Spoke of Shadows – II (2017) review
II (2017 – Firepool Records – USA)
A simply beautiful second release from Texan progressive rock/ambient/fusion and soundscape artists Spoke of Shadows. More of what their first release had, but a bit more expanded, the band is primarily two members (Mark Cook, famous for his work with Herd of Instinct, Hands, and Liquid Sound Company, on Warr guitar, fretless bass, guitars, keyboards, & programming, and Bill Bachman from Neal Morse, who is a first class drum author & educator, on drums/percussion). This release includes Bob Fisher / flute (2,3,8), Michael Harris (Vitalij Kuprij) / guitar solo (4), Mike McGary / synth (6), and Shannon Wickline / piano (6). A very nice collection of musicians.
For those who have never heard the band, try and imagine a mixture of Heldon, Fripp’s Crimson in their more textural instrumental jam sessions, along with slices of Edhels (French progressive instrumental band fronted by Marc Ceccotti on guitar), Philharmonie (another French progressive instrumental gem of a band featuring Frederic Lepée on guitar), and you could fill in the blanks with any number of more pastoral groups who have done upscale pieces that range from soundscape to soundtrack music. The sweet fact is Spoke of Shadows display a squeaky tight, fully skilled, stacked to the ceiling talent of personally superb instrumentation, composition smarts, and well above average performances. The arrangements are terrific. Mark Cook (who handles a plate full of duties) goes from sounding like Robert Fripp to Allan Holdsworth in a flash. He also works wonders on lush strings, heavenly tron, and alien drifts on keyboards. Not to mention coolness all over with creative synthesizers.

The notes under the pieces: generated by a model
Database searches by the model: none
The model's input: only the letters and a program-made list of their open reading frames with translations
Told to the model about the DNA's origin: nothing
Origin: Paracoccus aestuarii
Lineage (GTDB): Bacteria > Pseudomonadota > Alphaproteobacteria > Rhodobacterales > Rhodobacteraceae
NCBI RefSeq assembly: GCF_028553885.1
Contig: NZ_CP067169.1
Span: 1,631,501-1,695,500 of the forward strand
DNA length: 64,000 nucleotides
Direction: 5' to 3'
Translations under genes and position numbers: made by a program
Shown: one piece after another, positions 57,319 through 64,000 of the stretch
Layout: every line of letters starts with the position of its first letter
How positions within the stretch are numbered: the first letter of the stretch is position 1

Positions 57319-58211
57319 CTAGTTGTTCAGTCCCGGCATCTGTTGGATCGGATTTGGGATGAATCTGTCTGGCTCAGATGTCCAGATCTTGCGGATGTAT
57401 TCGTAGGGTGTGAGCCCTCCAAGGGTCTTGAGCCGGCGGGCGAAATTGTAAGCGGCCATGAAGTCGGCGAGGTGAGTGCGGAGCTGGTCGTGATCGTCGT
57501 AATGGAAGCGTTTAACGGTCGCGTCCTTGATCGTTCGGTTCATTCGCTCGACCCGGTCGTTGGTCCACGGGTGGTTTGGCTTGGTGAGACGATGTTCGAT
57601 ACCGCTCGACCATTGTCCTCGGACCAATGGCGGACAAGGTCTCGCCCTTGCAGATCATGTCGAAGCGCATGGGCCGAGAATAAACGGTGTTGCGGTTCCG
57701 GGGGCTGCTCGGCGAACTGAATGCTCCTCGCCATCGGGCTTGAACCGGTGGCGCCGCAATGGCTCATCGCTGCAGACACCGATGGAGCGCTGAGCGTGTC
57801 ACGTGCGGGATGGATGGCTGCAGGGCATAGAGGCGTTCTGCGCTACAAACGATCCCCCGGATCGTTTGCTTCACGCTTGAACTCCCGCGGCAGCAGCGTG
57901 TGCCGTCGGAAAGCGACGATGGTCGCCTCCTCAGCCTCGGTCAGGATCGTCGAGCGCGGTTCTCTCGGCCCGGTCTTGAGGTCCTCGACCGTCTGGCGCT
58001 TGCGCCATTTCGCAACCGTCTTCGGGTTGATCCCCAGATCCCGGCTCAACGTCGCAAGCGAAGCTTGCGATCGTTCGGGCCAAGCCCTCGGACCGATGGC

It is immediately recognized that Mark has a well chosen and perfectly matched partner on drums/percussion named Bill Bachman. ‘Strata’ (track7) breaks away to a more rolling (think similar beat as Pink Floyd’s ‘Great Gig In The Sky’ , or Steve Hackett’s ‘A Tower Struck Down’ from his debut solo ‘Voyage Of The Acolyte’, with it’s rolicking synth pattern). Just after that things melt back into an easy goes it beauty called ‘Born Into This’ (track 8). A section of this is in the Fripp & Eno realm but add emotional drums for the extra nice up flow. It is this nice open air of ideas that the two musicians excel at. And with no limits of their musical performance abilities, you have excellence.
Reviewed by Lee Henderson 7 – 7 – 2018